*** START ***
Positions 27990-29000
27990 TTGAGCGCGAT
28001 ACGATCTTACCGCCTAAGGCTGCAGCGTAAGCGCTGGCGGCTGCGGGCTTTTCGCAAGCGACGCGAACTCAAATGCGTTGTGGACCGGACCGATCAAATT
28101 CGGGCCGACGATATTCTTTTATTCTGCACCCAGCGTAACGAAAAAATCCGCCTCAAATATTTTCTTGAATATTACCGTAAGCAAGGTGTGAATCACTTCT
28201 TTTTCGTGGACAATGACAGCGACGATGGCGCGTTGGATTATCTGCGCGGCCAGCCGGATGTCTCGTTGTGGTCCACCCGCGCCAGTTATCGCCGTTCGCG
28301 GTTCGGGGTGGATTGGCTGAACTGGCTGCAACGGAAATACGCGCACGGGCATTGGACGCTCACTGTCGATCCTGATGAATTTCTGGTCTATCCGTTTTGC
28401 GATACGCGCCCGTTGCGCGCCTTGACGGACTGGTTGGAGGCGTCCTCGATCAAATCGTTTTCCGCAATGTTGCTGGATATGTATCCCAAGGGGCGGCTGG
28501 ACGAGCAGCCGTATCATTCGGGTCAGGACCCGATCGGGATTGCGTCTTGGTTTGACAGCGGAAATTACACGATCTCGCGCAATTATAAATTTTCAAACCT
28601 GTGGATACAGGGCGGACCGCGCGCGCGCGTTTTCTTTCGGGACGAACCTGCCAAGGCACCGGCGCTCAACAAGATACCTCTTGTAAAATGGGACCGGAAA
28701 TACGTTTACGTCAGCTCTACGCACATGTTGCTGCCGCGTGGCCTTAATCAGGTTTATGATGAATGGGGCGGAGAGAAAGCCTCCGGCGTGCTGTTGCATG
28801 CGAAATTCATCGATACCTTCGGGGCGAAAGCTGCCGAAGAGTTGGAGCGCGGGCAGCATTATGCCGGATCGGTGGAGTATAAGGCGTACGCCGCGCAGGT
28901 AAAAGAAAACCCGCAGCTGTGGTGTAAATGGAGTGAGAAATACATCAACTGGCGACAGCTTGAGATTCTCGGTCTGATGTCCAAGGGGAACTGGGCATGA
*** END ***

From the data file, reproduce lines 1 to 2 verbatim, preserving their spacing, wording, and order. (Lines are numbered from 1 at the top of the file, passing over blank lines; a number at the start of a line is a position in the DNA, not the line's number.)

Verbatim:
Positions 27990-29000
27990 TTGAGCGCGAT